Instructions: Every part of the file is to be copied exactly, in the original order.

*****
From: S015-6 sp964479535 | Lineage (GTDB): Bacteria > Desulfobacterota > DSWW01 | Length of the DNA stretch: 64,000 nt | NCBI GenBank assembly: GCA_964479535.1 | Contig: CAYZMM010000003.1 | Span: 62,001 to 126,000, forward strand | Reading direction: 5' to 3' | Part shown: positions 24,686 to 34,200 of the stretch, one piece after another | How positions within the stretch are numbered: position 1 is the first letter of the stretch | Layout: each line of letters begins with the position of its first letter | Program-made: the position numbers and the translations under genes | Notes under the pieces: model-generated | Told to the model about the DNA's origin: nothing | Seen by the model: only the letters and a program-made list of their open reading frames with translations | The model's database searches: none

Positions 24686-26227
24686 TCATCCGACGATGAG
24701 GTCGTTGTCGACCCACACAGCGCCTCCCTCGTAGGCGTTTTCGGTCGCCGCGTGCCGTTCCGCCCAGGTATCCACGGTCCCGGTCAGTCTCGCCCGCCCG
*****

From: S015-6 sp964479535 | Lineage (GTDB): Bacteria > Desulfobacterota > DSWW01 | Length of the DNA stretch: 64,000 nt | NCBI GenBank assembly: GCA_964479535.1 | Contig: CAYZMM010000003.1 | Span: 62,001 to 126,000, forward strand | Reading direction: 5' to 3' | Part shown: positions 24,686 to 34,200 of the stretch, one piece after another | How positions within the stretch are numbered: position 1 is the first letter of the stretch | Layout: each line of letters begins with the position of its first letter | Program-made: the position numbers and the translations under genes | Notes under the pieces: model-generated | Told to the model about the DNA's origin: nothing | Seen by the model: only the letters and a program-made list of their open reading frames with translations | The model's database searches: none

Positions 24686-26227
24686 TCATCCGACGATGAG
24701 GTCGTTGTCGACCCACACAGCGCCTCCCTCGTAGGCGTTTTCGGTCGCCGCGTGCCGTTCCGCCCAGGTATCCACGGTCCCGGTCAGTCTCGCCCGCCCG